Despite having written code for twenty years before he'd even turned thirty, Jim couldn't help feeling like a bit of an impostor. He wasn't suffering from the Capgras delusion, though. He felt the way many of us feel when presented with a new job using new technology - in this case, the .NET framework and C# - that surely he couldn't be good enough at this to keep the job for very long. Surely his peers would find him wanting. While Jim struggled with his own self-worth, one thing he didn't struggle with was choice of IDE: Visual Studio. Intellisense, one-click refactoring, and a host of other features allowed him to fake it till he could make it. As far as Jim could tell, there was no reason to use anything else when developing a .NET solution.
Jim's first assignment was to work on a codebase created by Biff. Biff was a Something-Something-Level 3, so Jim was ready to learn a few new things when he fired up Visual Studio and opened Biff's solution. And learn he did. For example, he learned that VS marks syntax errors with a red, squiggly underline, much like Microsoft Word does with spelling and grammar mistakes. Biff's code lit up like a first-grader's essay about summer vacation, loaded as it was with misspelled identifiers, missing semicolons, and AWOL closing braces. Jim would have wondered if Biff had ever tried to compile the mess, but he was too busy wondering if the senior developer made a habit of typing with his eyes closed, since Visual Studio would have helpfully pointed out these sorts of mistakes as he made them.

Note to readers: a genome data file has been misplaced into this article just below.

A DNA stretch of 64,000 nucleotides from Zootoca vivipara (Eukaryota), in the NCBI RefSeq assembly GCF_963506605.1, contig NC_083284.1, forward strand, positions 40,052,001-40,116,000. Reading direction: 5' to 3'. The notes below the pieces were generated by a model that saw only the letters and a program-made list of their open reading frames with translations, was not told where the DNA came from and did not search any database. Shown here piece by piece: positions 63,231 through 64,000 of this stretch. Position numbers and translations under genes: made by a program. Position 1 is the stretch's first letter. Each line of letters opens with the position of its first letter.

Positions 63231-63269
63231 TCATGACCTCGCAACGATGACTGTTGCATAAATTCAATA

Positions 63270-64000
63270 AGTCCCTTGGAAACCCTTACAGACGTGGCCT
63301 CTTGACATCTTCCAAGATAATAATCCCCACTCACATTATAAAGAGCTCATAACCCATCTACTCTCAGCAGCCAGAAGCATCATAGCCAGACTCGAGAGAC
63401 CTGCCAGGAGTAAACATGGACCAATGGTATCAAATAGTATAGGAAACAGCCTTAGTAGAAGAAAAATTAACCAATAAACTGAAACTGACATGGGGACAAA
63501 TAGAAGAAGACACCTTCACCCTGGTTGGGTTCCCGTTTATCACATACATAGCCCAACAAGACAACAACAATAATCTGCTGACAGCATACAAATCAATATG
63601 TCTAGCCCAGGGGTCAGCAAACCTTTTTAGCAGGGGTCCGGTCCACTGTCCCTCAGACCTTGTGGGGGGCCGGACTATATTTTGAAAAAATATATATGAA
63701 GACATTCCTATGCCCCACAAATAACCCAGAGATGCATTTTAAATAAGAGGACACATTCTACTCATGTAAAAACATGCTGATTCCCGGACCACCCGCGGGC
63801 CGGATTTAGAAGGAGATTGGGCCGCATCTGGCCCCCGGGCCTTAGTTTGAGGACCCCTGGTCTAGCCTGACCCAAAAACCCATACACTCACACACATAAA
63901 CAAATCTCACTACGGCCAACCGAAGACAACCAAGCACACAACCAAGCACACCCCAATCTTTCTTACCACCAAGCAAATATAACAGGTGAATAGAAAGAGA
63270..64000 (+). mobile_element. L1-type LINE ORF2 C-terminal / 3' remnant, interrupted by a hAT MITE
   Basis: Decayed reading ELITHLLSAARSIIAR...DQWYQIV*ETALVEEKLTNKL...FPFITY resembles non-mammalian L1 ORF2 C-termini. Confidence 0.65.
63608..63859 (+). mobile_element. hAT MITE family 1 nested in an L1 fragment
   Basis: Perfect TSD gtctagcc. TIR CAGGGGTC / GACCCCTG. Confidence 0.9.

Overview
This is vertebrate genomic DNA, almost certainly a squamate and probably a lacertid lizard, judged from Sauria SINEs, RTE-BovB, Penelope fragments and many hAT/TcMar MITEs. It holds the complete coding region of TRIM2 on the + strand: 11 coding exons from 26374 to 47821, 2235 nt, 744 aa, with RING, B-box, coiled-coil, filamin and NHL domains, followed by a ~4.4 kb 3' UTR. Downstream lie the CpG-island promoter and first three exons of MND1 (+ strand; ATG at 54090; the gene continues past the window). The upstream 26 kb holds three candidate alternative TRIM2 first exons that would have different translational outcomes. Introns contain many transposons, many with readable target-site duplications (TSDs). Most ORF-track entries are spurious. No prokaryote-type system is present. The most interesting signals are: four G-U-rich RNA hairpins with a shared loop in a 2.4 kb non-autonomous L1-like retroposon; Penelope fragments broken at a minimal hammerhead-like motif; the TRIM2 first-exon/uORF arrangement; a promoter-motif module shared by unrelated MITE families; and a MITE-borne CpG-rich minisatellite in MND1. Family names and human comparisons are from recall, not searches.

Not wanting to scream "WTF?!" at a senior colleague he'd just met, Jim drafted the most diplomatic email he could, requesting that Biff provide input on the worst bits before Jim started making changes. After all, he explained, he didn't want to change something Biff intended to be there.
Biff made some changes, and when he emailed them back (Jim hadn't heard mention of source control since his job interview) Jim noticed two things right away: first, every class was declared in a single file, contravening the extremely common .NET convention. Second, and what prompted Jim to pick up the phone, the file's extension was .docx.
"Yeah, Biff? Jim here. I just got these updates you sent, but I think something's wrong with the attachment. Says it's a Word doc."
"Oh yeah," Biff chuckled. "I use Word to write all my code."
Jim tried to think of something, anything, to say in response. "You... what?"
"Word is where it's at! Way more control over formatting than that Visual Studio. I mean, what's with that fixed-width font? And in Word you can highlight things. This is Microsoft's best kept secret in software development, Jimbo. Swing by sometime and I'll show you what you're missing."
Jim hung up the phone and stared at his monitor, looking back and forth between his co-worker's IDE of choice and his own. It was clear that feeling underqualified was going to be the least of his problems.
Image from this prank application.